The University of Michigan's consumer sentiment index slipped to 93 this month from 95.4 in February. Richard Curtin, chief economist for the survey, notes that consumer optimism was the highest in a decade for the first three months of 2015 despite the dip in March.
Sentiment shot up to an 11-year high in January, then retreated modestly in February and March. One reason for the pullback: Gasoline prices have been ticking back after a sharp drop in the second half of 2014. Gasoline costs an average $2.43 a gallon, up from low of $2.03 a gallon in late January; but prices at the pump are still down from $3.54 a year ago, according to AAA.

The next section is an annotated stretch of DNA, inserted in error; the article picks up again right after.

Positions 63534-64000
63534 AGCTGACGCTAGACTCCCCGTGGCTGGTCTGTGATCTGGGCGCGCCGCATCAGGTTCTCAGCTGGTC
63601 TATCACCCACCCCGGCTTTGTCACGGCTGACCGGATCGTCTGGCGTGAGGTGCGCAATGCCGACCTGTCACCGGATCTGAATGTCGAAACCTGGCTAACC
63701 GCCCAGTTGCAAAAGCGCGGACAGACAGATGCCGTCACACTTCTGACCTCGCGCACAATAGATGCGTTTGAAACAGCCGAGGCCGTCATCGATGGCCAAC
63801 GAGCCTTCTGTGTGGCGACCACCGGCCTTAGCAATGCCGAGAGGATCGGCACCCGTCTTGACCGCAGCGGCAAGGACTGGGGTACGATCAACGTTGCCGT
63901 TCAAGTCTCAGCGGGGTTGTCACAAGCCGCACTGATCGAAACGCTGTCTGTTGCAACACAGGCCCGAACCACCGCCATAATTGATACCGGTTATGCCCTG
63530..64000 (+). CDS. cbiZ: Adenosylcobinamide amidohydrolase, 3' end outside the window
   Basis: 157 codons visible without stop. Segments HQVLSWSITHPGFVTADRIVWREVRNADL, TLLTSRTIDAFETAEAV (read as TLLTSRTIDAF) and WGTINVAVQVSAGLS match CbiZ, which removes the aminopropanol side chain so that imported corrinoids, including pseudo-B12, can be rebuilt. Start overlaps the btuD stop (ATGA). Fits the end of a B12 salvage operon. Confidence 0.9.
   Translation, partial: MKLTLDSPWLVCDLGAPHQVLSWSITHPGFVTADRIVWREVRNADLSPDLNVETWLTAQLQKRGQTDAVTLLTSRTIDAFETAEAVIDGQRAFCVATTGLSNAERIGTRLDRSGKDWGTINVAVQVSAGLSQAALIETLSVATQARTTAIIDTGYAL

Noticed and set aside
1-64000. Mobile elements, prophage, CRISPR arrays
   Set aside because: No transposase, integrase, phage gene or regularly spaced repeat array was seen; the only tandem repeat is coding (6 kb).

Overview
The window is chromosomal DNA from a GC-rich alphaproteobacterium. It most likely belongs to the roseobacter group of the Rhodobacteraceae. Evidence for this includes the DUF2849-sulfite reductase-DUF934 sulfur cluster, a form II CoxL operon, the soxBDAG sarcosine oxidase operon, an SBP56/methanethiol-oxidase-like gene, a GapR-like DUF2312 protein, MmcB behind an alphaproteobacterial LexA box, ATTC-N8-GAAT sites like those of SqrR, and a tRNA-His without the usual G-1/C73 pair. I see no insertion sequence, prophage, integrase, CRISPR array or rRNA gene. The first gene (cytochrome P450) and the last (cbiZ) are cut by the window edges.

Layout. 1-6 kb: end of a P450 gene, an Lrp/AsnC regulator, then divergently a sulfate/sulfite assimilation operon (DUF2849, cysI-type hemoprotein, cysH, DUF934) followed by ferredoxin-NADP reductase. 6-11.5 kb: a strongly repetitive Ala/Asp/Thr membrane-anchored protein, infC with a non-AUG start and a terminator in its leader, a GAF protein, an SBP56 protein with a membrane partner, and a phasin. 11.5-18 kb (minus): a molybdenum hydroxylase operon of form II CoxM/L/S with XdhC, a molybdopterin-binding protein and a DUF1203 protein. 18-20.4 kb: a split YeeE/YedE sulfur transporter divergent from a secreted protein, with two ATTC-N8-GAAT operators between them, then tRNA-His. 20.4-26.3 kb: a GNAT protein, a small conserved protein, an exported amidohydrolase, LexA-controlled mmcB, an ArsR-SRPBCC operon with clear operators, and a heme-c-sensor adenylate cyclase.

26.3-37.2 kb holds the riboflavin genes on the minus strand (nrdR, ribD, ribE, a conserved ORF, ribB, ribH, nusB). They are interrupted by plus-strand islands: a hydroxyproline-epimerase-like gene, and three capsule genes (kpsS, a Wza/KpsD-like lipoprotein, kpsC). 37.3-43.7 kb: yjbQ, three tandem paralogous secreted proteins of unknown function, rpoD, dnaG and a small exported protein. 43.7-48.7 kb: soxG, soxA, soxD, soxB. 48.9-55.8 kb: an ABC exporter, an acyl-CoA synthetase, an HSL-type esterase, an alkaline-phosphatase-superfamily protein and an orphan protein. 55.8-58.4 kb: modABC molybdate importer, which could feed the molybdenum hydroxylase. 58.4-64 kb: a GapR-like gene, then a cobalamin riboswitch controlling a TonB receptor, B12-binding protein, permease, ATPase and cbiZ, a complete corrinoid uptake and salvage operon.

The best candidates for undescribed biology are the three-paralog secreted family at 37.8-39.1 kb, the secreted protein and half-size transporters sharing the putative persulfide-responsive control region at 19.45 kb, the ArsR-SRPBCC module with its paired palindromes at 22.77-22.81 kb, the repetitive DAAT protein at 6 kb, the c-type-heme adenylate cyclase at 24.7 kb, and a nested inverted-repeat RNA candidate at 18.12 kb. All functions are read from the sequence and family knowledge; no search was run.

The March drop in confidence was caused entirely by falling confidence among low-income households, which are especially sensitive to high utility bills in the winter. Confidence rose for mid- and high-income households. Another gauge of consumers' spirits, the Conference Board's confidence index, slipped slightly in February but remained near the highest levels since before the Great Recession.
Michigan's Curtin predicted that an improving job market would boost consumer spending the rest of the year.
The Commerce Department reported Friday that consumer spending rose at a 4.4 per cent annual rate from October through December, the fastest pace since the start of 2006. Overall, the U.S. economy grew at a 2.2 per cent pace the last three months of 2014, down from 5 per cent from July through September.